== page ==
Whether you use a laptop, a 2-in-1 device or any other kind of mobile computer, you are also probably using a touchpad. Therefore, it is quite important that you set it up to work the way you want it. With Windows 10, Microsoft brought new configuration options for the touchpad. We now have options for handling simple settings like delaying the clicks when typing or advanced settings like touchpad gestures that trigger different actions. Of course, these depend on the specific hardware that you have and its drivers. In this tutorial we'll talk about how you can configure the way your touchpad works in Windows 10. Let's get started:
NOTE: This guide is designed for Windows 10 Creators Update, which is available to all Windows 10 users, for free, starting April 11, 2017. Previous Windows 10 versions that were released before this date don’t have all the features that we present in this tutorial, while newer versions do.
Different types of touchpads
Microsoft divides the touchpads available on the market into two broad categories:
- Precision Touchpads - are a new kind of touchpads that are designed for the latest computers and devices, which run on Windows 8.1 and Windows 10. These types of touchpads support a variety of touch gestures that can help you to get around your PC more quickly. They offer a great user experience, but the downside is that they are not available on just any computer or device. To get all the gestures, features and options a precision touchpad can offer, Microsoft requires touchpad manufacturers to comply with a set of very specific hardware requirements. If you'd like to see these requirements, check this web page: Windows Precision Touchpads - Device Integration.
- Normal Touchpads - all the other touchpads that don't fit into Microsoft's standards for precision touchpads. By default, these touchpads don't support Windows gestures and have fewer features and options available than precision touchpads. However, depending on the manufacturer and model of the touchpad, its drivers could include some functions that are found on precision touchpads.
As a rule of thumb, more expensive Windows computers and devices tend to have precision touchpads while cheaper ones will always have normal touchpads.
What kind of touchpad do you have?
Now that you know there are two types of touchpads, how do you know what kind of touchpad you have on your Windows device? To find out, you must first open the Settings app. A quick way to do that is to click or tap on the gear icon from the Start Menu or simultaneously press the Windows + I keys on your keyboard.
In the Settings app, click or tap on the Devices tile.
On the left column, click or tap to select the Touchpad.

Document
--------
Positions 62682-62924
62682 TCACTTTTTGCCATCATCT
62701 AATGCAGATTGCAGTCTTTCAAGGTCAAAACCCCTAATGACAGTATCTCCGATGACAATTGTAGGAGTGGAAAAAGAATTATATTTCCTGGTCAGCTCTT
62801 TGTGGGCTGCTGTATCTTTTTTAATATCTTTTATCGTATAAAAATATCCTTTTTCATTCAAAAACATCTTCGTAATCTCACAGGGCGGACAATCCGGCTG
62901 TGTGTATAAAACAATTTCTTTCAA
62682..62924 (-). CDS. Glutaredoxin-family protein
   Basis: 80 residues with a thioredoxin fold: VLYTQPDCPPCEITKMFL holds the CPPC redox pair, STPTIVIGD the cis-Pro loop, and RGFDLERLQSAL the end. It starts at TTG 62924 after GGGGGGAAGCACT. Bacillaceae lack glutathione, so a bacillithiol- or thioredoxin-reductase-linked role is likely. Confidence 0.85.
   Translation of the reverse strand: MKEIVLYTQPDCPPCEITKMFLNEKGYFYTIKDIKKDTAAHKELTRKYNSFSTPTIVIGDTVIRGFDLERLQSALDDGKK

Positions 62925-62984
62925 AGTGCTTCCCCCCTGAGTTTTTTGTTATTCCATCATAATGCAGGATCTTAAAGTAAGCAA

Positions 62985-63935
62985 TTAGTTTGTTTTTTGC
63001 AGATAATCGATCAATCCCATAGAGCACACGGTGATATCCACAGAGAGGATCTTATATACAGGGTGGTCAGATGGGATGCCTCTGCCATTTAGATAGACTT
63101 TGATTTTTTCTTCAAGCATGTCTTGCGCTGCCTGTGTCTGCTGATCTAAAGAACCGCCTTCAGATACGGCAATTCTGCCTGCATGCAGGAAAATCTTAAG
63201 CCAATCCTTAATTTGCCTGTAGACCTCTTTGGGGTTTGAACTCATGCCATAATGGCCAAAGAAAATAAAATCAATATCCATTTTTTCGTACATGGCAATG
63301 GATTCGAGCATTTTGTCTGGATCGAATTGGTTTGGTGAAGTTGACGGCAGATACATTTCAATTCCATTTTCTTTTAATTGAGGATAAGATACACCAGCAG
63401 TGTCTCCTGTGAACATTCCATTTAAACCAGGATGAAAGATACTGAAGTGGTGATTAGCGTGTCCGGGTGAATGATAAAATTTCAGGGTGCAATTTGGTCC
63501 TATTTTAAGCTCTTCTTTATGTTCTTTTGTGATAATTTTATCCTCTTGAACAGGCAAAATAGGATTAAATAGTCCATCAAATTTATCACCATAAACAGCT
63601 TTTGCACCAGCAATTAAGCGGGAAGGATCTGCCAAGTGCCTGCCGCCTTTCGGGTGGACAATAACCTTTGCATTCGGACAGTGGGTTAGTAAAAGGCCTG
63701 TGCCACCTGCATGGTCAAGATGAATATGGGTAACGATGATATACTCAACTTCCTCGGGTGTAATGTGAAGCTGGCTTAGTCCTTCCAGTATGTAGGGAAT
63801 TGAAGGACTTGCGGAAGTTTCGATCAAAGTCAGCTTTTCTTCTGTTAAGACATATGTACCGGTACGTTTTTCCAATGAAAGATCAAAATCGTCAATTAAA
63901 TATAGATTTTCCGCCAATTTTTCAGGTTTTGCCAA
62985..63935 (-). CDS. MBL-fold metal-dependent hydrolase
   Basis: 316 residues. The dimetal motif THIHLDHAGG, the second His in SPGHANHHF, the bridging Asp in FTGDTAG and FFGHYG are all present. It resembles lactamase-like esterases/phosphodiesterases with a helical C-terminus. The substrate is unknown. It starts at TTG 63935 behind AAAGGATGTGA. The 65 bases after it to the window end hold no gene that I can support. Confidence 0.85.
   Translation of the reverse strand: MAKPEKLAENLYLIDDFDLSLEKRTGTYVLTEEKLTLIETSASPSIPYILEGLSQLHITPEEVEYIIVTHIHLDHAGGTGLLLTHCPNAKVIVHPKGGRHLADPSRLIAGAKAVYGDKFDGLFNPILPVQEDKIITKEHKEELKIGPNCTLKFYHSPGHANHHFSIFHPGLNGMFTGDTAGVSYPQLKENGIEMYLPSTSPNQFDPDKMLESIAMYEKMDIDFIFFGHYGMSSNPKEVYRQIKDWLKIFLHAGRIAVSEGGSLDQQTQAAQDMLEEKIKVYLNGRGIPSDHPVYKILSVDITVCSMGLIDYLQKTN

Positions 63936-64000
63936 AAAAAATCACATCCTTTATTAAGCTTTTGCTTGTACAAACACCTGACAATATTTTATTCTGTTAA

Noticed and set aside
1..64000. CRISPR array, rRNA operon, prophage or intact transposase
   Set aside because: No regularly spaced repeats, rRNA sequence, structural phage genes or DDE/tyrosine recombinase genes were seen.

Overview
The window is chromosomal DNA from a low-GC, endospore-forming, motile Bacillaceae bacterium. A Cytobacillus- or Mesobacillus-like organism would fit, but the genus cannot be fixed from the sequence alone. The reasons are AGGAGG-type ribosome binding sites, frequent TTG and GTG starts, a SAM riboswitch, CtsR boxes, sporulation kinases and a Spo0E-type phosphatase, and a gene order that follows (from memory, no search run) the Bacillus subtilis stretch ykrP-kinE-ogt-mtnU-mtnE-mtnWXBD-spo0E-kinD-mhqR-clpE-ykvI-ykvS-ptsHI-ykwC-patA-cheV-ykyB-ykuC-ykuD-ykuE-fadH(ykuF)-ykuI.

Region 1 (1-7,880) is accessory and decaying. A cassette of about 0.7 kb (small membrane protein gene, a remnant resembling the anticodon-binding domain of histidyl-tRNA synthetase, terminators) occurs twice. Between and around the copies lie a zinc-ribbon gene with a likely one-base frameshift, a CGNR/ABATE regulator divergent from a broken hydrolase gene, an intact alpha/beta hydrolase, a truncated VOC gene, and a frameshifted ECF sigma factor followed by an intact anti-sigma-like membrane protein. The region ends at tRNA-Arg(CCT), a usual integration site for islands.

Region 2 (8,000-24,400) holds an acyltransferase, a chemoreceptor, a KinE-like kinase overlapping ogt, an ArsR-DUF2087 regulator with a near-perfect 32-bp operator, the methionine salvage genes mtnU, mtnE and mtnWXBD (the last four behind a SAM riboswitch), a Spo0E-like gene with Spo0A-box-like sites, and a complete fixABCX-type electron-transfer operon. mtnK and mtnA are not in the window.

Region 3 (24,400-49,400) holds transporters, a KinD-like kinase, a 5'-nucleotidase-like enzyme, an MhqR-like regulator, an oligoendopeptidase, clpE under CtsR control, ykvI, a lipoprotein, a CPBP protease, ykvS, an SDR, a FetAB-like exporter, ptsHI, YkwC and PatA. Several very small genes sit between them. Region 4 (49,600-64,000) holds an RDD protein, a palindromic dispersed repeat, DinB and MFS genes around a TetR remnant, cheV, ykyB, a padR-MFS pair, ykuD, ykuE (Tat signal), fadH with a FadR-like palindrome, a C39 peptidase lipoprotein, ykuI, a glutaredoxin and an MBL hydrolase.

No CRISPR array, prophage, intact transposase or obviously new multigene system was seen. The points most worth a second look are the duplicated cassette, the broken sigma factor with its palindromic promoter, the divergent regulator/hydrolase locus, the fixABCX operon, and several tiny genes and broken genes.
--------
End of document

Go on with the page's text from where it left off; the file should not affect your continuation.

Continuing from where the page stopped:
Then, look at the right side of the window. If your computer or device has a precision touchpad, Windows 10 will clearly state that: “Your PC has a precision touchpad.”
If your computer or device has a normal, old-school touchpad, rather than a precision touchpad, you won't see the statement above. You can see an example in the screenshot below.
How to configure your “normal” touchpad in Windows 10
If your device doesn't have a precision touchpad, then Windows 10 will only let you set the delay for the clicks you make on the touchpad, when typing. This is useful for all those times when you start typing on your laptop and accidentally touch the touchpad with your hands.
In such cases, you could find that the cursor moved and you're typing in wrong places. It happens to the best of us. :)
To avoid this, Windows 10 allows you to set your touchpad to have a Low sensitivity, Medium sensitivity, High sensitivity or have the Most sensitivity. That means the taps you make on the touchpad will have a long delay, medium delay, short delay or no delay at all. If you don't want to use this feature, the option you should choose to disable it is the one called Most sensitive, which means that there’s no delay between the tap you make on the touchpad and its reaction.
By default, Windows 10 sets your touchpad to have a Medium sensitivity. If you have a traditional touchpad on your Windows 10 device, this is pretty much all that you can configure for it.
How to configure your precision touchpad in Windows 10
If your Windows 10 computer or device has a precision touchpad, things change a lot, and there are many more things to configure. In the next screenshot, you can see all the settings that you can configure for the precision touchpad found on the Microsoft Surface Pro 3:
The touchpad settings page is split into two main sections: Touchpad, Taps, Scroll and zoom, Three-finger gestures, Reset your touchpad, and Related settings.
Go to the next page of this tutorial to learn how to configure each type of setting.